Thursday, October 17, 2013

Roadtrip to Hanamaki - Some tips about driving on Japanese freeways

Last month I went on a 1,600km road trip from Gifu prefecture where I live, all the way to Iwate prefecture, where the children's author and poet Kenji Miyazawa was born and lived most of his life. It was a long trip and there are many things to talk about, so I'll divide it into a few different posts.
One of the most impressive things about Japan is the number of freeways (toll roads or kosoku-doro) that zigzag all over the country. You can get a tollway credit card (ETC card) and stick it into an ETC reader concealed in the roof of your car or somewhere on your dashboard, which will allow you to pass automatically through any tollgate. It is then tallied up and you pay it off at the end of the month, just like any other credit card. I don't know what the tolls are like in Australia these days, but when I was living in Melbourne you could drive around for the weekend on all the tollways for something like $10. Even at twice the price it would still be a lot cheaper than driving on a tollway in Japan. The total toll charge for me on the way to Iwate was something like 10,000 yen (about US$100) and there were several sections that I chose not to use the toll road. That is a fair chunk out of your travel budget. But tolls are usually half price when you travel on a public holiday, so on the way back it was a bargain at only 5,000 yen.
One of the reasons the roads are so expensive is because Japan is nothing but mountains, which adds a lot to the cost of building them. You'll often find yourself traveling endlessly down a tunnel. The longest tunnel I traveled on was the Mt. Ena tunnel at about 8km. It doesn't sound like much but when you are stuck in a dark dripping tunnel with no emergency stopping lanes it feels like you are in there forever. When you finally get to the end of the tunnel you are on the other side of a big mountain range and sometimes you'll find yourself driving from a cold blue sky into a terrible blizzard, which is quite surreal.
A few pointers about driving in Japan. Cars are expected to make way (if they can) for other  cars entering the freeway, so if your car navigation system warns you that other cars are merging and you see a car coming into your lane, it's best to change lanes if you can or make room for them somehow, because quite often people don't even look.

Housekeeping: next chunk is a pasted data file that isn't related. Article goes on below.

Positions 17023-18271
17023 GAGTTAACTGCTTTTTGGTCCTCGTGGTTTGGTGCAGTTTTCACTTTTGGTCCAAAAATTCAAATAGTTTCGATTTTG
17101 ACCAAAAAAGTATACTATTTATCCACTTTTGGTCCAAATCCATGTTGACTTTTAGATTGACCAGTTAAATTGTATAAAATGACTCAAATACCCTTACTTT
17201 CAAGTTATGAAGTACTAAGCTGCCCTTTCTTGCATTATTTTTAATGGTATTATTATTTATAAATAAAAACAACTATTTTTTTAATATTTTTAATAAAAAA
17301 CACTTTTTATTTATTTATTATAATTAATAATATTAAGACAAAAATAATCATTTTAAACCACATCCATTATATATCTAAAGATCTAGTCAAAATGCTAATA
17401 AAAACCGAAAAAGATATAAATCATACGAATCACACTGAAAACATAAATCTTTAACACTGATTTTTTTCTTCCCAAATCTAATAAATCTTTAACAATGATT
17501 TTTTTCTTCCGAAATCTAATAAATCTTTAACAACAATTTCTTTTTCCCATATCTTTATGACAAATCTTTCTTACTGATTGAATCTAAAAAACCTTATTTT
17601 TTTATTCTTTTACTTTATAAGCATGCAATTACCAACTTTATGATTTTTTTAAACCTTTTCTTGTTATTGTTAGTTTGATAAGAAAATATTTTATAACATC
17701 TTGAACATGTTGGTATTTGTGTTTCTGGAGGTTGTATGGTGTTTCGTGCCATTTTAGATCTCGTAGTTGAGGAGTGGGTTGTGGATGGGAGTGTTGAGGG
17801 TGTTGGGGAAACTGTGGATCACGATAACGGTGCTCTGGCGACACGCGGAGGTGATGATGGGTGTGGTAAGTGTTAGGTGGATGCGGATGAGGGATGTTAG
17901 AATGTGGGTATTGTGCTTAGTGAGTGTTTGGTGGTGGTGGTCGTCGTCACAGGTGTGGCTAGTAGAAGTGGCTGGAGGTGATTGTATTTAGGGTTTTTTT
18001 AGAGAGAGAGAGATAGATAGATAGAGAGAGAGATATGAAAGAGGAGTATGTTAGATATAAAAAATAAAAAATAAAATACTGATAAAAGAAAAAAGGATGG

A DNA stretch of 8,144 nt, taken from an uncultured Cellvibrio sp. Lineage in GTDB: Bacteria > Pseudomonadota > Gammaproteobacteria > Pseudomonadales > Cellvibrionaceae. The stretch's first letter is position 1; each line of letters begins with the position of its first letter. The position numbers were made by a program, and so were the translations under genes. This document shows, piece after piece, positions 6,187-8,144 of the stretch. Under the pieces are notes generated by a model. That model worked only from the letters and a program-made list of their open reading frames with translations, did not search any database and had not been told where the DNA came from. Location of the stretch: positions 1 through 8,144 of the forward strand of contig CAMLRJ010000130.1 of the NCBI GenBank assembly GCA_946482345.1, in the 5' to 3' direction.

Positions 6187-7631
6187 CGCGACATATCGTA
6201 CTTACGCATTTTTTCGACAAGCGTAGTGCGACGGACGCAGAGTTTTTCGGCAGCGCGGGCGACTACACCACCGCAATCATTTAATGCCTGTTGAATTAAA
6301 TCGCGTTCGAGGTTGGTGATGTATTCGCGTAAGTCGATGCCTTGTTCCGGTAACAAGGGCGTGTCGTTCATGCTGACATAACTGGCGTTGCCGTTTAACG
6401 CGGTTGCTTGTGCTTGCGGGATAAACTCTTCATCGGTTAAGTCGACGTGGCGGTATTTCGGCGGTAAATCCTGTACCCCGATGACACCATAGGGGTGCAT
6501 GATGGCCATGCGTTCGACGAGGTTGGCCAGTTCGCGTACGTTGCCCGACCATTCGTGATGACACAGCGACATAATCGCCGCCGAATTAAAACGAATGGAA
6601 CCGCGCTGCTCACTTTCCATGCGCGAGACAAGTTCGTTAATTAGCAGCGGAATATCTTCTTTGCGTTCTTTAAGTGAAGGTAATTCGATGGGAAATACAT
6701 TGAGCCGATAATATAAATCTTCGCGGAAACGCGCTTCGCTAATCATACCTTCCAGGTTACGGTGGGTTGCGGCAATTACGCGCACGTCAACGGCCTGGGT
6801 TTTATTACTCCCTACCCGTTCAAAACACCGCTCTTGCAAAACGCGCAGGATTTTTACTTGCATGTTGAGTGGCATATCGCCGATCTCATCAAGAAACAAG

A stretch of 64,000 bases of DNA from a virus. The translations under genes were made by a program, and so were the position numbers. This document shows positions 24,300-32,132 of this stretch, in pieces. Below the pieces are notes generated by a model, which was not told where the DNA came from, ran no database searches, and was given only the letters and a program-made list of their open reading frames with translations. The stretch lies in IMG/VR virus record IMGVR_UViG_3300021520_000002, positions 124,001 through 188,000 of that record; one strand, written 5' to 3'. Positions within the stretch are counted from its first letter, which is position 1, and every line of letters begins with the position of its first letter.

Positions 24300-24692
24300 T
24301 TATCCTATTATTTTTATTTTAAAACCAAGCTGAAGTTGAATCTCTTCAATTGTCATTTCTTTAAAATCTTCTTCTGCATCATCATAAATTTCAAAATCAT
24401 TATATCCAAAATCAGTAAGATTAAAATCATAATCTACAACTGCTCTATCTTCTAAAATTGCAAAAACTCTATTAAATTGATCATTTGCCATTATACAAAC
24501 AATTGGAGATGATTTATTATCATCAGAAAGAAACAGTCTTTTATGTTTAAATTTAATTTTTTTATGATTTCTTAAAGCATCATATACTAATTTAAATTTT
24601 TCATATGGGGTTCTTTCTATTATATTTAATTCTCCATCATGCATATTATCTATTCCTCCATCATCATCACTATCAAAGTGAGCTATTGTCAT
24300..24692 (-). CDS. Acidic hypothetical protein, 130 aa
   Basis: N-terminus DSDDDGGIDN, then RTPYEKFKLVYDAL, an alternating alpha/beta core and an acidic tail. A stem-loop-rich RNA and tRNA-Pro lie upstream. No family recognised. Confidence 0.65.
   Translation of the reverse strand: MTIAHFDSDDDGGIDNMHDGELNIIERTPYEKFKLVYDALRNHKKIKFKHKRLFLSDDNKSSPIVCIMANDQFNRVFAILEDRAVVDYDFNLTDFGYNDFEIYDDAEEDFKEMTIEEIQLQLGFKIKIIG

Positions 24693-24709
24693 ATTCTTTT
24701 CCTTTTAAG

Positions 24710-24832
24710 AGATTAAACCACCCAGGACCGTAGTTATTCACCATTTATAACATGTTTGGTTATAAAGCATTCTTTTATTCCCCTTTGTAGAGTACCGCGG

There are lots of signs that say the speed limit is 80km/h, but that isn't actually for passenger cars, it's for large trucks and other vehicles. For passenger cars the speed limit is 100km/h.
There are a lot of drivers that spend the whole time in the overtaking lane. Some people do that in Australia of course, but nowhere near as much as in Japan, so you just have to get used to it.
There are also a lot of drivers that if they want to overtake you or they are thinking about overtaking you they go right up to your tail and you can see every detail of their face clearly in your rear view mirror. There is nothing you can really do about it, just hope that you don't have to brake in a hurry.
But overall the roads are extremely smooth and far more convenient than ordinary Japanese roads where the speed limit ranges between 50 and 70km/h. Of course if you have time it is much more interesting driving on the ordinary roads, as the toll roads are quite high up and you can't see very much. Not to mention that it is much easier to take in the scenery going 50km/h as opposed to 100 or 110km/h.
An ordinary country road. Sometimes you are better taking the slow road for the beautiful scenery!

No comments:

Post a Comment